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Hoffmann, R. A wiki for the life sciences where authorship matters. Nature Genetics (2008)

Ontogenetic changes in [3H]-spiroperidol binding sites in posthatch chick brain.

The ontogenetic development of [3H]-spiroperidol binding sites was measured in the optic tectum, cerebellum, forebrain base, and forebrain roof of 1-, 4-, and 16-day-old chicks. In the chick optic tectum and cerebellum both the density and the total number of [3H]-spiroperidol binding sites increased from 4- to 16-days-posthatch, but no significant differences were found in either brain area across the initial four posthatch days. In the forebrain base, [3H]-spiroperidol receptor density and total binding increased significantly between 1- and 4-days-posthatch, but at 16-days-posthatch there was a slight decrease in receptor density. Binding sites in the forebrain roof were minimal at all ages. As expected, saturation experiments yielded curvilinear plots indicating the presence of high- and low-affinity binding sites. The high-affinity sites probably reflect dopamine D-2 receptors; whereas, the low-affinity sites may reflect other receptor types, possibly serotonin S-2. These results suggest that large doses of haloperidol, which are normally used in chick behavioral research, may produce behavioral effects by antagonizing multiple receptors.[1]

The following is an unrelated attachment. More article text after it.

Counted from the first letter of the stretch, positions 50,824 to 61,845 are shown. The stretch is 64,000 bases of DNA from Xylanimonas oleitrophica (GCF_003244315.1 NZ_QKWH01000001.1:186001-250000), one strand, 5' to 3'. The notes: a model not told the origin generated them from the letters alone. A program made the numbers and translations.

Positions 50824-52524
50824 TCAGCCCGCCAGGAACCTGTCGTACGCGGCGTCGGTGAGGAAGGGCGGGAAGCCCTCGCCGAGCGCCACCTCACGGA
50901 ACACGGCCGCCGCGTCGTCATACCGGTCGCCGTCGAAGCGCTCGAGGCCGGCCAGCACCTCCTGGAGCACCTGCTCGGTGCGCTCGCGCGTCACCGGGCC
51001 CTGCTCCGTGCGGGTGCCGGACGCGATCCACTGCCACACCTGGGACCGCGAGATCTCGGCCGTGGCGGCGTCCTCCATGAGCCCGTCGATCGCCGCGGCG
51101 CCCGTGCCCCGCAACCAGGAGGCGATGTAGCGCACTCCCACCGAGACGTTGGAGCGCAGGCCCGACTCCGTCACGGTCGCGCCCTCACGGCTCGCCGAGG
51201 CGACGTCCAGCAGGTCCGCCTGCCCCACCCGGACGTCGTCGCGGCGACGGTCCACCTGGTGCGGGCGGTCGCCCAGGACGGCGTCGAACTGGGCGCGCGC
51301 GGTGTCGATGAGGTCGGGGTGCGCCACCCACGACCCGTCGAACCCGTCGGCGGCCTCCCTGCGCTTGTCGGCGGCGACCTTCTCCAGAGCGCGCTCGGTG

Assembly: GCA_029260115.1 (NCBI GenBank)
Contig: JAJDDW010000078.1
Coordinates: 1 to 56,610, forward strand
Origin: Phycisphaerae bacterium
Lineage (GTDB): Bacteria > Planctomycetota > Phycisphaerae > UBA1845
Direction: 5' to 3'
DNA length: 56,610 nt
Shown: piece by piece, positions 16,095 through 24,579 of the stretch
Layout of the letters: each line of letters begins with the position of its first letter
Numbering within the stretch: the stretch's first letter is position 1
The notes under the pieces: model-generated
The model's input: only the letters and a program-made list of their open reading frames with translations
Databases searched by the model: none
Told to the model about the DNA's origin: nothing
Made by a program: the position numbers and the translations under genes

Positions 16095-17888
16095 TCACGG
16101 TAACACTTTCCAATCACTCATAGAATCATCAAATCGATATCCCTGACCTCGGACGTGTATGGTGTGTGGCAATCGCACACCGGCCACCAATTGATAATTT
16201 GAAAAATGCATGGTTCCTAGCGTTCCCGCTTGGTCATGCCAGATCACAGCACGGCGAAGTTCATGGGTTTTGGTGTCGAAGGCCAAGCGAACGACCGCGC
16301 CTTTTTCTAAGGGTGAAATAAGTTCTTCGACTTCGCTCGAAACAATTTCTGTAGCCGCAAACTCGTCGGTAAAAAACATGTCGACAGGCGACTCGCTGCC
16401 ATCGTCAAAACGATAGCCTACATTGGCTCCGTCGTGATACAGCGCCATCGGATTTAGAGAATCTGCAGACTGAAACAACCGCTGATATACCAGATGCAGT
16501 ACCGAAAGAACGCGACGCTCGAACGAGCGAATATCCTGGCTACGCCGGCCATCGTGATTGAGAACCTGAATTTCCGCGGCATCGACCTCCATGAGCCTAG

1. Ontogenetic changes in [3H]-spiroperidol binding sites in posthatch chick brain. McDougall, S.A., Neisewander, J.L., Bardo, M.T., Zolman, J.F. Life Sci. (1989) [Pubmed]
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